sardonic


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sar·don·ic

 (sär-dŏn′ĭk)
adj.
1. Scornfully or cynically mocking: a sardonic sense of humor.
2. Given to making sardonic remarks: "He was proud, sardonic, harsh to inferiority of every description" (Charlotte Brontë).

[French sardonique, from Greek sardonios, alteration of sardanios; perhaps akin to sesērenai, to show the teeth, grin mockingly.]

sar·don′i·cal·ly adv.
sar·don′i·cism (-ĭ-sĭz′əm) n.

sardonic

(sɑːˈdɒnɪk) or

sardonical

adj
characterized by irony, mockery, or derision
[C17: from French sardonique, from Latin sardonius, from Greek sardonios derisive, literally: of Sardinia, alteration of Homeric sardanios scornful (laughter or smile)]
sarˈdonically adv
sarˈdonicism n

sar•don•ic

(sɑrˈdɒn ɪk)

adj.
characterized by scornful derision or bitter irony; mocking; cynical: a sardonic grin.
[1630–40; alter. of earlier sardonian (influenced by French sardonique) < Latin sardoni(us) (< Greek sardónios of Sardinia) + -an1; alluding to a Sardinian plant which when eaten was supposed to produce convulsive laughter ending in death]
sar•don′i•cal•ly, adv.
sar•don′i•cism, n.
ThesaurusAntonymsRelated WordsSynonymsLegend:
Adj.1.sardonic - disdainfully or ironically humorous; scornful and mocking; "his rebellion is the bitter, sardonic laughter of all great satirists"- Frank Schoenberner; "a wry pleasure to be...reminded of all that one is missing"- Irwin Edman
sarcastic - expressing or expressive of ridicule that wounds

sardonic

sardonic

adjective
Marked by or displaying contemptuous mockery of the motives or virtues of others:
Translations
häijyivallinen

sardonic

[sɑːˈdɒnɪk] ADJ [humour, laugh] → sardónico; [person] → sarcástico, burlón; [tone] → burlón
she gave a sardonic smilesonrió con sarcasmo or con aire burlón

sardonic

[sɑːrˈdɒnɪk] adjsardonique

sardonic

adj, sardonically
advsüffisant; grin, laugh alsosardonisch (liter)

sardonic

[sɑːˈdɒnɪk] adjsardonico/a
References in classic literature ?
The woman gave a short sardonic laugh and said in an explanatory way to Mr.
He was proud, sardonic, harsh to inferiority of every description: in my secret soul I knew that his great kindness to me was balanced by unjust severity to many others.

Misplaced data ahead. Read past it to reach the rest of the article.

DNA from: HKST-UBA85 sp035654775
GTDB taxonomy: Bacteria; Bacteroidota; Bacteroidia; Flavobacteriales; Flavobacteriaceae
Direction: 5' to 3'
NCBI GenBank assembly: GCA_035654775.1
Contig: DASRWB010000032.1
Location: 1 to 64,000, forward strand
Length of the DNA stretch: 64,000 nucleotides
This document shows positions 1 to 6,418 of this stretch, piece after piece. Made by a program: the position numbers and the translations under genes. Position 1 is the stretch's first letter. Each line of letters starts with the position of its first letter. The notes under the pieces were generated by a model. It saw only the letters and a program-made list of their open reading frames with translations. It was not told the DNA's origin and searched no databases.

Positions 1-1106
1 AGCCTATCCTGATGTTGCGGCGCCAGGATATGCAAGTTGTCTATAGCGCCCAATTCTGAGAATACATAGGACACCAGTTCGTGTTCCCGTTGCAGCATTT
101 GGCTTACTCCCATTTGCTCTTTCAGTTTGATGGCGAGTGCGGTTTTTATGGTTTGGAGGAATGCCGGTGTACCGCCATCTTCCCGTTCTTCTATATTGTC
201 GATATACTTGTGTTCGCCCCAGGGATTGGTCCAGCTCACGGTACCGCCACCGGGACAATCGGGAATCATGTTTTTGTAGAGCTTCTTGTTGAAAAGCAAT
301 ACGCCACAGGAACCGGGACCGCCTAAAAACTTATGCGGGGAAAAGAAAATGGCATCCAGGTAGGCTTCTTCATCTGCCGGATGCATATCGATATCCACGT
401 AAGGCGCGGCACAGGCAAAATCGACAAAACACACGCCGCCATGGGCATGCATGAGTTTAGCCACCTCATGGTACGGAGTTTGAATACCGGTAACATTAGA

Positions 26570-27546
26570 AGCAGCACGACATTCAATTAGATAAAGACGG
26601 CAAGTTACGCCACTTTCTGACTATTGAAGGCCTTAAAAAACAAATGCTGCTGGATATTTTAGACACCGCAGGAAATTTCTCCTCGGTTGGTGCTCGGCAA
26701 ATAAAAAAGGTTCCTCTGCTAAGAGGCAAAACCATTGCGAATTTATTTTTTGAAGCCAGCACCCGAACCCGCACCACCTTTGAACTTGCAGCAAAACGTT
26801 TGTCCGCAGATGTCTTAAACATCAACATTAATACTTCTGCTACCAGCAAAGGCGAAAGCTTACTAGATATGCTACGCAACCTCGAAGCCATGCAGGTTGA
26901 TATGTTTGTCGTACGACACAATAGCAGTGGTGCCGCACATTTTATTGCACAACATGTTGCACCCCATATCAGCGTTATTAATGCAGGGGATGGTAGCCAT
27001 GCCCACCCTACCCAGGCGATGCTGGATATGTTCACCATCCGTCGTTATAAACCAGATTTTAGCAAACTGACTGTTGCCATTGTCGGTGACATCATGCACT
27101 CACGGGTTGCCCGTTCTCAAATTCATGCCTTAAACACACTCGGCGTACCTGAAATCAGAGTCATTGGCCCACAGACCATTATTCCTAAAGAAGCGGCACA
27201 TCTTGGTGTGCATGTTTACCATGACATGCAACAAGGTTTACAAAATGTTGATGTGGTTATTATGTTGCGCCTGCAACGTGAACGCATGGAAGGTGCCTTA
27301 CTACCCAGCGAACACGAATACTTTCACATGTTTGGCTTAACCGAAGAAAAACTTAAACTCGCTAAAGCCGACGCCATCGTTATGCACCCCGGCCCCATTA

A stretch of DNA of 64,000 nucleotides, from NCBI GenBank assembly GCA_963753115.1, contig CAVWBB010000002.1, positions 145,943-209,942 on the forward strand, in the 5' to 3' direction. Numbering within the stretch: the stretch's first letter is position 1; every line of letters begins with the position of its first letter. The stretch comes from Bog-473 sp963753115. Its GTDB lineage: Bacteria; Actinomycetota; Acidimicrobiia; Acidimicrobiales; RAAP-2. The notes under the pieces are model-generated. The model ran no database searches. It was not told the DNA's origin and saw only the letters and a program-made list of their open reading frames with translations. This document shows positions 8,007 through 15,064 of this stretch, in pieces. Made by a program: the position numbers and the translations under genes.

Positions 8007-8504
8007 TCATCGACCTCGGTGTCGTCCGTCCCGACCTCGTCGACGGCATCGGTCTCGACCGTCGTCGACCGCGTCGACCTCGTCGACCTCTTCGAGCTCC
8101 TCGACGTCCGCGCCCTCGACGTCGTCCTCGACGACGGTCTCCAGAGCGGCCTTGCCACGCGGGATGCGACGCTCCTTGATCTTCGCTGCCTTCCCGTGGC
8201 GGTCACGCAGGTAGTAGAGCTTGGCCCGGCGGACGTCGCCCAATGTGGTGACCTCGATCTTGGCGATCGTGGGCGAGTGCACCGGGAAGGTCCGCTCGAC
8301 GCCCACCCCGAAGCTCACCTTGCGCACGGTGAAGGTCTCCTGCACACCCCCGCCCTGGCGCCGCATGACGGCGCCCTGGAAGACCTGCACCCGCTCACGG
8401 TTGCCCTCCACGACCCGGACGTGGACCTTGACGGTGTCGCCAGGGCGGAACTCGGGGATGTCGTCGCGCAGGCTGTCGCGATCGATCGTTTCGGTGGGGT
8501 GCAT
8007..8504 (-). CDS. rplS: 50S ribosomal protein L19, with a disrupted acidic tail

He answered his father's sardonic look of inquiry by at once explaining that a very important proposal for his future benefit had been made to him, that morning, at the office.
And for this very reason," said Danglars with a smile, which he tried to make sardonic, "I prefer M.
The sergeant, taking note of this, gave pause to his elaborate history while he administered a sardonic comment.
The grin with which the ruined speculator turned on his wife was nearly sardonic.
B-'s most sardonic tones, to that enviable situation.
Hers, I thought, must be a curious soul, where in spite of a strong, natural tendency to estimate unduly advantages of wealth and station, the sardonic disdain of a fortuneless subordinate had wrought a deeper impression than could be imprinted by the most flattering assiduities of a prosperous CHEF D'INSTITUTION.
Then with his sardonic smile, taking up the interrupted sentence: -- "This place," said he, "at the first glance, appears to cost more than the first; but -- the benefit will be, I hope, in proportion with the expense, and Mademoiselle de la Valliere will bring me back more than Mademoiselle de Montalais, or else, -- or else my name is not Malicorne.
Dominic, too, devoted himself to his business, but his taciturnity was sardonic.
The baron rose, cast a sidelong glance at Luigi, and said, in a sardonic tone:--
He fancied this was because of the sardonic pleasure its superlative phrases gave him, but the truth was it held him.